(7) Learn to fly on a cheap drone (under $100) to get the hang of flying one with the controls. These will be harder to control than the more expensive ones. The footage is mostly useless but will teach you how to go up and down and make the drone point the camera to where you want.
(8) Motion stabilizing gimbal. You will need one of these below your camera on your more expensive drones to eliminate the shaky drone flying motion. Most of the newer drone cameras have a motion stabilizer too which will help, but you will need both to shoot smooth footage.
(9) Drone GPS flight patterns. You want a smart drone that can fly around points of interests or fly in a perfect circle. You can program in flight paths using a GPS app for the more expensive drones. The drone will go into automatic mode, but you need to keep an eye on it unless it has collision detection.
(10) Register your drone with the FAA’s new Unmanned Aircraft Registration system.
(11) Practice makes perfect. Flying a drone takes lots of practice. The more you do it, the better you will get. Review your footage each night to see what is working and what is not.
(12) Read the drone manual. Every drone is different. The more expensive the drone, the more complicated the instructions.
(13) Plan flight path before flying. You also have to think about where to point the camera and what to shoot.
(14) Turn throttle to zero if you are about to crash. Panic may set in, so practice doing this before you take off. Watching your drone fly into something or crash is not fun.
(15) Learn to fly drone inside a large room or in an open field. Make sure nothing in the area can be damaged.
No one is on this beach, so it is safe to fly my drone. This unique POV shows us the waves from a new angle for a stunning WOW shot. Most landscape shots look better without people anyhow.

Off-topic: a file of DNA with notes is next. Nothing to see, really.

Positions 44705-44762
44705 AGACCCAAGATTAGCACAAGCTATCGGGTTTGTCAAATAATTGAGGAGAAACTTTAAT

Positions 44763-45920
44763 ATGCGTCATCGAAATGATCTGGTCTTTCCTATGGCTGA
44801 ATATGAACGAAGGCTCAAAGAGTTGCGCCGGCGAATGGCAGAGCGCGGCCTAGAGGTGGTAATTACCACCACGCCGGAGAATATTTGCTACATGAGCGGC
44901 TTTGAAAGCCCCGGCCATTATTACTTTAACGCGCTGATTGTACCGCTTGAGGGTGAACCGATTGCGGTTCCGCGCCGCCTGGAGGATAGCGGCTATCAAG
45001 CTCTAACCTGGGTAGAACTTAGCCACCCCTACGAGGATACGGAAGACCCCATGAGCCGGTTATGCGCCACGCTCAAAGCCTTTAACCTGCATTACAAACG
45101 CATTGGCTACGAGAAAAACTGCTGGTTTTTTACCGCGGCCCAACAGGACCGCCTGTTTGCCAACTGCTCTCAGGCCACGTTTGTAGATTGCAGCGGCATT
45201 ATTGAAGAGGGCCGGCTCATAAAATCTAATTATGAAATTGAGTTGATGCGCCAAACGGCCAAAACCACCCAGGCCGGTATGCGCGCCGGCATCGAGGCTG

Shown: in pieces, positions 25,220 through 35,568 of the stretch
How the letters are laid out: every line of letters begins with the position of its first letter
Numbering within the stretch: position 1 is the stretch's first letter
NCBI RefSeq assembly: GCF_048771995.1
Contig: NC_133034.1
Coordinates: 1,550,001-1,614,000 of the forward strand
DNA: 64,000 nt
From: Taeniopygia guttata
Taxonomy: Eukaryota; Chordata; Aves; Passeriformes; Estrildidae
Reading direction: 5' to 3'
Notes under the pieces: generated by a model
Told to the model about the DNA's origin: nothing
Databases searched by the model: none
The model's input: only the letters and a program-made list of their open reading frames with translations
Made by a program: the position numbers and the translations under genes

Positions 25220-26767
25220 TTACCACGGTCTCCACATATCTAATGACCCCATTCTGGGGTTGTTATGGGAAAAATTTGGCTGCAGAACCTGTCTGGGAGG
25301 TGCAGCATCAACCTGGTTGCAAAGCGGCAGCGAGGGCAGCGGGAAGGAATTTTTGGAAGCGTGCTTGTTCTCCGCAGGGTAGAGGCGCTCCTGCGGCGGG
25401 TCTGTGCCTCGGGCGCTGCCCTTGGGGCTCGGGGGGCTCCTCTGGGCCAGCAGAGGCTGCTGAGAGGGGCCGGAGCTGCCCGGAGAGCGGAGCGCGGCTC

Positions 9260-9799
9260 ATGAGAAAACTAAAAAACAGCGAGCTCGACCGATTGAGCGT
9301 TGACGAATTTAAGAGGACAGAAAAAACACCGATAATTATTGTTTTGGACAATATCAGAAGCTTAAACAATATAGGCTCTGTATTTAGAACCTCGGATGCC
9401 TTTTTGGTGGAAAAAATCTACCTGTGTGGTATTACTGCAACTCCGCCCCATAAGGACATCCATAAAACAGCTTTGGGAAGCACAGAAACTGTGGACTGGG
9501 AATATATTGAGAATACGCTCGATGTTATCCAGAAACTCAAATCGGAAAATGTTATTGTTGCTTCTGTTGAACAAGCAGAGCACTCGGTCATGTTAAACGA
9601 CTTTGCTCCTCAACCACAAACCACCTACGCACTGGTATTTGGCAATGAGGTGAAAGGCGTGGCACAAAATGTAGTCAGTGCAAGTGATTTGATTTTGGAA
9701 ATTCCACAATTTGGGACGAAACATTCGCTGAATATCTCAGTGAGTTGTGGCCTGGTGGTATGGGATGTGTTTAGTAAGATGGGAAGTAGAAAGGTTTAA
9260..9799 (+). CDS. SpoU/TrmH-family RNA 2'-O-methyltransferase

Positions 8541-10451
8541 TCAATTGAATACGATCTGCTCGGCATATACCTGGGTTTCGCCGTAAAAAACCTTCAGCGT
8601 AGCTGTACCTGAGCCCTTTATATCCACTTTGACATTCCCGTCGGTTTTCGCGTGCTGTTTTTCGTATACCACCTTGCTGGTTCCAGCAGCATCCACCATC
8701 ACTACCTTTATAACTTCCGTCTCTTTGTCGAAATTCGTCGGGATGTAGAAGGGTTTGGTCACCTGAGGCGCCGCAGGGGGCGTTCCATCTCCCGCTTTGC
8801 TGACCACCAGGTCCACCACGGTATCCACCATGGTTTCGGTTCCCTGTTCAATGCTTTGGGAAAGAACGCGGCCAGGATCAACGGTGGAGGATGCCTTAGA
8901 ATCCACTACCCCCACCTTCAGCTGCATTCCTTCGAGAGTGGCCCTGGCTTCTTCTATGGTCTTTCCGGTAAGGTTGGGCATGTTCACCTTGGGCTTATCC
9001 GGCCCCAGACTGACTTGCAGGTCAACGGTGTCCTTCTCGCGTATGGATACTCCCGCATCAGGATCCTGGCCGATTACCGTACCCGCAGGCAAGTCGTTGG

(16) Carry spare parts and repair kit. You may break a propeller or run out of batteries fast on the perfect day. Duct tape and Krazy Glue can be useful in a tight spot if you crash and break parts.
(17) Drone Shooting View Screen. Once you get good at flying your drone, you will want to work on composing great wow shots. You cannot do this unless you can see in real time what you are shooting while flying the drone. Some drones have controls with view screens on them, but many use a mobile phone app to show you what the drone is shooting while flying. Are you cutting off the tops of the trees or is your subject just out of range? You may also see something cool in the screen POV you could not imagine on the ground and want to follow. Flying the drone blind is very hit or miss. A head cam with a view screen is also a good choice, but you need to be able to keep an eye on the drone while it is flying too.
Flying drones takes lots of practice and patience but is worth the time to make your films look more professional.
Sherri Sheridan is a leading world expert in teaching story to digital filmmakers, animators, screenwriters and novelists. New book coming soon “Filmmaking Script to Screen Step-By-Step” with an app. Other books include “Maya 2 Character Animation” (New Riders 1999), “Developing Digital Short Films” (New Riders / Peach pit / Pearson 2004) and “Writing A Great Script Fast” (2007). Sherri is the CEO and Creative Director at MindsEyeMedia.com and MyFlik.com in San Francisco.